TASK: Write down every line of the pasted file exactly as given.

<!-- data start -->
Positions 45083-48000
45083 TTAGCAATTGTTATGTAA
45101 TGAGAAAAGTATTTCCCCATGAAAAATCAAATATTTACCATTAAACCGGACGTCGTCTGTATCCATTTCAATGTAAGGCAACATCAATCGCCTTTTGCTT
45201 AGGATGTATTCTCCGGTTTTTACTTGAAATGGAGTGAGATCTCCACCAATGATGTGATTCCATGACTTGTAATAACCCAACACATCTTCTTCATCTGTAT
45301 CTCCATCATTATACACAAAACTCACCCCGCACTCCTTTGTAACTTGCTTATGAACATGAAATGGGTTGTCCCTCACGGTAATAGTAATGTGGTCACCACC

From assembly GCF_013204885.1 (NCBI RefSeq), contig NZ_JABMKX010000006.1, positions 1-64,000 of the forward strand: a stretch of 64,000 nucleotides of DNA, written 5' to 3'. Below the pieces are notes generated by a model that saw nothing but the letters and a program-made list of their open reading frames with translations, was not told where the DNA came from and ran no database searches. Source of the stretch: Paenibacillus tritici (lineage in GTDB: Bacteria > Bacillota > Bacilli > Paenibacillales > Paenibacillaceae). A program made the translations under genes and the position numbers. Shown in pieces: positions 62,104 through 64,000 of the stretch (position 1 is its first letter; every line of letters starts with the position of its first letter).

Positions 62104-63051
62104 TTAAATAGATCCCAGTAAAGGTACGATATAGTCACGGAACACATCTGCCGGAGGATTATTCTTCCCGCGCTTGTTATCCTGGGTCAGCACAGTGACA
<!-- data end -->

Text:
Positions 45083-48000
45083 TTAGCAATTGTTATGTAA
45101 TGAGAAAAGTATTTCCCCATGAAAAATCAAATATTTACCATTAAACCGGACGTCGTCTGTATCCATTTCAATGTAAGGCAACATCAATCGCCTTTTGCTT
45201 AGGATGTATTCTCCGGTTTTTACTTGAAATGGAGTGAGATCTCCACCAATGATGTGATTCCATGACTTGTAATAACCCAACACATCTTCTTCATCTGTAT
45301 CTCCATCATTATACACAAAACTCACCCCGCACTCCTTTGTAACTTGCTTATGAACATGAAATGGGTTGTCCCTCACGGTAATAGTAATGTGGTCACCACC

From assembly GCF_013204885.1 (NCBI RefSeq), contig NZ_JABMKX010000006.1, positions 1-64,000 of the forward strand: a stretch of 64,000 nucleotides of DNA, written 5' to 3'. Below the pieces are notes generated by a model that saw nothing but the letters and a program-made list of their open reading frames with translations, was not told where the DNA came from and ran no database searches. Source of the stretch: Paenibacillus tritici (lineage in GTDB: Bacteria > Bacillota > Bacilli > Paenibacillales > Paenibacillaceae). A program made the translations under genes and the position numbers. Shown in pieces: positions 62,104 through 64,000 of the stretch (position 1 is its first letter; every line of letters starts with the position of its first letter).

Positions 62104-63051
62104 TTAAATAGATCCCAGTAAAGGTACGATATAGTCACGGAACACATCTGCCGGAGGATTATTCTTCCCGCGCTTGTTATCCTGGGTCAGCACAGTGACA